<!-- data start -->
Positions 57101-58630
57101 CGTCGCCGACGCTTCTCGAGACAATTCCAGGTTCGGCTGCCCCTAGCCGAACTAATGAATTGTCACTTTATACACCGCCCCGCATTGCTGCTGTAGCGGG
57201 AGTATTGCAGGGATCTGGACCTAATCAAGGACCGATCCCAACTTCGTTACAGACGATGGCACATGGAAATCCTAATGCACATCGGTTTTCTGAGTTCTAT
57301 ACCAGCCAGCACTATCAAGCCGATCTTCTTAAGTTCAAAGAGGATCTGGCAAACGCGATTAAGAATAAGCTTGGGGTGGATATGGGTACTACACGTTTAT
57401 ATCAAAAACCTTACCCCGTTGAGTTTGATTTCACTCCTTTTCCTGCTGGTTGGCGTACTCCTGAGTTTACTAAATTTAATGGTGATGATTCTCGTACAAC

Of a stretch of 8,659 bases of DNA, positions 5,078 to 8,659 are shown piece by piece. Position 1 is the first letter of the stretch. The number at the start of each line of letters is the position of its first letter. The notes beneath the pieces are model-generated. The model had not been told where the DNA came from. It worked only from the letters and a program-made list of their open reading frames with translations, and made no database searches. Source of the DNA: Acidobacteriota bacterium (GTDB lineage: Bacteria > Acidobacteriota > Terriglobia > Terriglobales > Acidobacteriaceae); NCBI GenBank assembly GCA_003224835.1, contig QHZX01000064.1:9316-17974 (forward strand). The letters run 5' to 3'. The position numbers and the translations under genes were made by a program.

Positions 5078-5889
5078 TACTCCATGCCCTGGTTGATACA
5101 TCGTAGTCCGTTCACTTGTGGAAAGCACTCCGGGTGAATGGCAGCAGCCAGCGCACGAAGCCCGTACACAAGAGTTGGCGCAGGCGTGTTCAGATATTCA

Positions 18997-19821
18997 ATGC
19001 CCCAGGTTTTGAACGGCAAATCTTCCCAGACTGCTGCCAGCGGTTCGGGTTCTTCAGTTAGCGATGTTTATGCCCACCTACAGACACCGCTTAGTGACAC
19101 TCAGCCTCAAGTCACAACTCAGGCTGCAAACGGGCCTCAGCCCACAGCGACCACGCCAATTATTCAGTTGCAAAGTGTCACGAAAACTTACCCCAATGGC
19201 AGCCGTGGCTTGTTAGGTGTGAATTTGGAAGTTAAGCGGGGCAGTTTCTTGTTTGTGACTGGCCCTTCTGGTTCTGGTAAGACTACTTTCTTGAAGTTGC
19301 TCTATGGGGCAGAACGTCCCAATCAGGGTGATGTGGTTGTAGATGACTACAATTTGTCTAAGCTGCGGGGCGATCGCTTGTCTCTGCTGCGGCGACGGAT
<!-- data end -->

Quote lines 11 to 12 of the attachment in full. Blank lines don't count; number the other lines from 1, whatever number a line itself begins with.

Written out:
18997 ATGC
19001 CCCAGGTTTTGAACGGCAAATCTTCCCAGACTGCTGCCAGCGGTTCGGGTTCTTCAGTTAGCGATGTTTATGCCCACCTACAGACACCGCTTAGTGACAC